President Joe Biden is calling on Congress to pass legislation “immediately” to avert a nationwide rail strike next month that could “devastate our economy” during the holidays.

Biden urged lawmakers on Monday to officially adopt a tentative agreement, approved by rail freight labor and management leaders in September, to avert the Dec. 9 strike deadline.

“I am calling on Congress to pass legislation immediately to adopt the Tentative Agreement between railroad workers and operators — without any modifications or delay — to avert a potentially crippling national rail shutdown,” Biden said in a statement on Monday.

“A rail shutdown would devastate our economy,” Biden added. “Without freight rail, many U.S. industries would shut down. My economic advisors report that as many as 765,000 Americans — many union workers themselves — could be put out of work in the first two weeks alone.”

House Speaker Nancy Pelosi said the House will vote in the next few days on the tentative agreement, which has divided rail unions.

“This week, the House will consider legislation adopting the Tentative Agreement reached in September after months of hard-fought negotiations,” Pelosi said in a statement.

If the House passes legislation adopting the agreement, Senate action could occur later this week or next, according to Senate sources.

Biden celebrated the deal in September that gave union members an average 24% pay increase over five years, improved working conditions and capped healthcare premiums. But some unions voted down the deal because it did not include paid sick leave, which was a major obstacle in the negotiations.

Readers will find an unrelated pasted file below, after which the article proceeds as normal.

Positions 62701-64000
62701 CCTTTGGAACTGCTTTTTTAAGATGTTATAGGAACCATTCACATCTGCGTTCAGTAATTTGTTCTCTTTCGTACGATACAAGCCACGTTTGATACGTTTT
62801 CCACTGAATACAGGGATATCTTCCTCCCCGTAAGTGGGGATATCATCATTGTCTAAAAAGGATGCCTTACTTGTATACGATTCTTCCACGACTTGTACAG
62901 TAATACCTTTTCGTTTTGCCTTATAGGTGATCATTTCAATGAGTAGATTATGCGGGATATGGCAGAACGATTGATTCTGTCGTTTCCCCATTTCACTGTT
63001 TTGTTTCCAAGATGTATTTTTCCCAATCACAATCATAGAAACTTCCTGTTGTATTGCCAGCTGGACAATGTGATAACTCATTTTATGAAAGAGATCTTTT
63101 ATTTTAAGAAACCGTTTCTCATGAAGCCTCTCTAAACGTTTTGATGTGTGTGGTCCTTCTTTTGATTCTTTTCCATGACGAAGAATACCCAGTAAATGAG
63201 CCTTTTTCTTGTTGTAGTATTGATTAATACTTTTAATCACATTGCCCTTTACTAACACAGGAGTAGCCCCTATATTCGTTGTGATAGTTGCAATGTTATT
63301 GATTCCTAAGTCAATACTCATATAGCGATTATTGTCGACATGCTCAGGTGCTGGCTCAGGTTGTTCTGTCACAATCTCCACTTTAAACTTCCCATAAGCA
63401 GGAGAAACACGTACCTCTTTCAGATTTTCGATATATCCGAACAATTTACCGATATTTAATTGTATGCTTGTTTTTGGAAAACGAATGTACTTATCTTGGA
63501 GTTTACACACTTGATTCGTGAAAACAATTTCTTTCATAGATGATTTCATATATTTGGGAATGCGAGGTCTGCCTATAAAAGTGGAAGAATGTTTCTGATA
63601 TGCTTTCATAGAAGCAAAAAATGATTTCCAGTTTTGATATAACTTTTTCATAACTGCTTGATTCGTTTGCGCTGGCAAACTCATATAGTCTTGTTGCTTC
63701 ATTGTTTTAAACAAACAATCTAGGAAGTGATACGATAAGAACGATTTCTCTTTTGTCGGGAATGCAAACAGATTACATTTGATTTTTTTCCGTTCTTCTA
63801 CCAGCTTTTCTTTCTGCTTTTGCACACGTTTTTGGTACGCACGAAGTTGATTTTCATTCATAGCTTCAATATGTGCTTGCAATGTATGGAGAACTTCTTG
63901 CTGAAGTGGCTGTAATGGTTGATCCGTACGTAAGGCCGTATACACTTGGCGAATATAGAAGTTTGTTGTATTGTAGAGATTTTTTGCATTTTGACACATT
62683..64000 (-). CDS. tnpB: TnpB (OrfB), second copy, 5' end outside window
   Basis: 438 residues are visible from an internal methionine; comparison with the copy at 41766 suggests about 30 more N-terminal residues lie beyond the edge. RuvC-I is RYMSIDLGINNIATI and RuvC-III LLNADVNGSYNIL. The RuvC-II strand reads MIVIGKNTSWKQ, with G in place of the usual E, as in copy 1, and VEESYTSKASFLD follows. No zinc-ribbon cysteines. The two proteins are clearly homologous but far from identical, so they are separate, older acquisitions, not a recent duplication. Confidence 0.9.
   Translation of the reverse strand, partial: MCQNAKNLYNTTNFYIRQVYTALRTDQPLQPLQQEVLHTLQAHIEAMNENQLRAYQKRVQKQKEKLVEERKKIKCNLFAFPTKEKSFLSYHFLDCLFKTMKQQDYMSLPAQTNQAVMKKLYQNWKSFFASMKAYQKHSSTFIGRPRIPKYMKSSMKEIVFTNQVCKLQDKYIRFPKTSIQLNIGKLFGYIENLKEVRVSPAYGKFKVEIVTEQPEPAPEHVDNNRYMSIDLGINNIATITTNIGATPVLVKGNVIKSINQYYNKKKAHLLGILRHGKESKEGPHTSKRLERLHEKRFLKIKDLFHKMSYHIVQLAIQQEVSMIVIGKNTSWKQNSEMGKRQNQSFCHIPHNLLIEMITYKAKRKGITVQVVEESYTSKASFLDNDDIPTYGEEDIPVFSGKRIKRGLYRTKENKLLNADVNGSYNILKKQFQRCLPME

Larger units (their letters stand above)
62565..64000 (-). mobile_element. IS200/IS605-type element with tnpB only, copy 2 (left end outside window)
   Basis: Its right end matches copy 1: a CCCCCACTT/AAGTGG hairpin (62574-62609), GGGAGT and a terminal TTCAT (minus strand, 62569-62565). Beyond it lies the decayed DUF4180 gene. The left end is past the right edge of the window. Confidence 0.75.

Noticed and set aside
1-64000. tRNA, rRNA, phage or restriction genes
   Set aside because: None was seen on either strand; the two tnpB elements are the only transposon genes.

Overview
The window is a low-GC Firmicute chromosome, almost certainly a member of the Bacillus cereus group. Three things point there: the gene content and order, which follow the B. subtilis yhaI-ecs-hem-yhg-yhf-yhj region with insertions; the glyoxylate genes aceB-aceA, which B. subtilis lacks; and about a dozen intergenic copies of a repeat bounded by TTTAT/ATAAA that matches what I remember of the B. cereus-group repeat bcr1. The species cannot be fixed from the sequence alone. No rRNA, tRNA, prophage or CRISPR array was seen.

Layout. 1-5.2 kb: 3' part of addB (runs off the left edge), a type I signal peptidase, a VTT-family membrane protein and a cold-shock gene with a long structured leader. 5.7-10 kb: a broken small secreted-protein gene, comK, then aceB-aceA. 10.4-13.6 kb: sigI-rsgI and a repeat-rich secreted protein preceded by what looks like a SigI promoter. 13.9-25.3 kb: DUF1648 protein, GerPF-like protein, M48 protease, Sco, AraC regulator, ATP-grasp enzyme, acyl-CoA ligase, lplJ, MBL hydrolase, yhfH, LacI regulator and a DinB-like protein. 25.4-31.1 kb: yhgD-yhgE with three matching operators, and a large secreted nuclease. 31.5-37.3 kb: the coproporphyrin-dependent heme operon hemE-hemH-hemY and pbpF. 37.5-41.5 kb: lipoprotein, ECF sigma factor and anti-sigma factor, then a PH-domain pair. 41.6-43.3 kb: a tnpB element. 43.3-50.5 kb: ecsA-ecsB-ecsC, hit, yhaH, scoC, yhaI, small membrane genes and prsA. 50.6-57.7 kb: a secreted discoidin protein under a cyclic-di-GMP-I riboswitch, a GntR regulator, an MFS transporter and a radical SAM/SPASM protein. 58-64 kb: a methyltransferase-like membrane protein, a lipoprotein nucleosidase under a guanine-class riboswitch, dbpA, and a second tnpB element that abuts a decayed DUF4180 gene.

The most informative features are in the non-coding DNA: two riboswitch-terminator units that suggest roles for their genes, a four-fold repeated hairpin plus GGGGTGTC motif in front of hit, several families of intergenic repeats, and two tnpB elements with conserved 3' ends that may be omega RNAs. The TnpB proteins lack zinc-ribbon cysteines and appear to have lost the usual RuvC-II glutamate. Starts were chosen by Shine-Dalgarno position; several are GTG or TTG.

“This agreement was approved by labor and management negotiators in September,” Biden said.

“On the day that it was announced, labor leaders, business leaders, and elected officials all hailed it as a fair resolution of the dispute between the hard-working men and women of the rail freight unions and the companies in that industry,” he said. “Since that time, the majority of the unions in the industry have voted to approve the deal.”

Members of the Brotherhood of Locomotive Engineers and Trainmen recently approved the plan, as did the yardmasters in the Transportation Division of the International Associate of Sheet Metal, Air, Rail and Transportation union. But train and engine service members at SMART-TD turned down the deal, sending it back for negotiations with the National Carriers Conference Committee, which represents railroad management.

In all, eight freight rail unions have approved the agreement, but all 12 must approve it for ratification. A nationwide strike by any of the freight rail unions would prevent others from crossing the picket line and cost the U.S. economy $2 billion a day.

If Congress takes action as early as this week, lawmakers could force both parties to abide by the contract, or extend the “cooling off” period.

“I am reluctant to override the ratification procedures and the views of those who voted against the agreement,” Biden said. “But in this case — where the economic impact of a shutdown would hurt millions of other working people and families — I believe Congress must use its powers to adopt this deal.”

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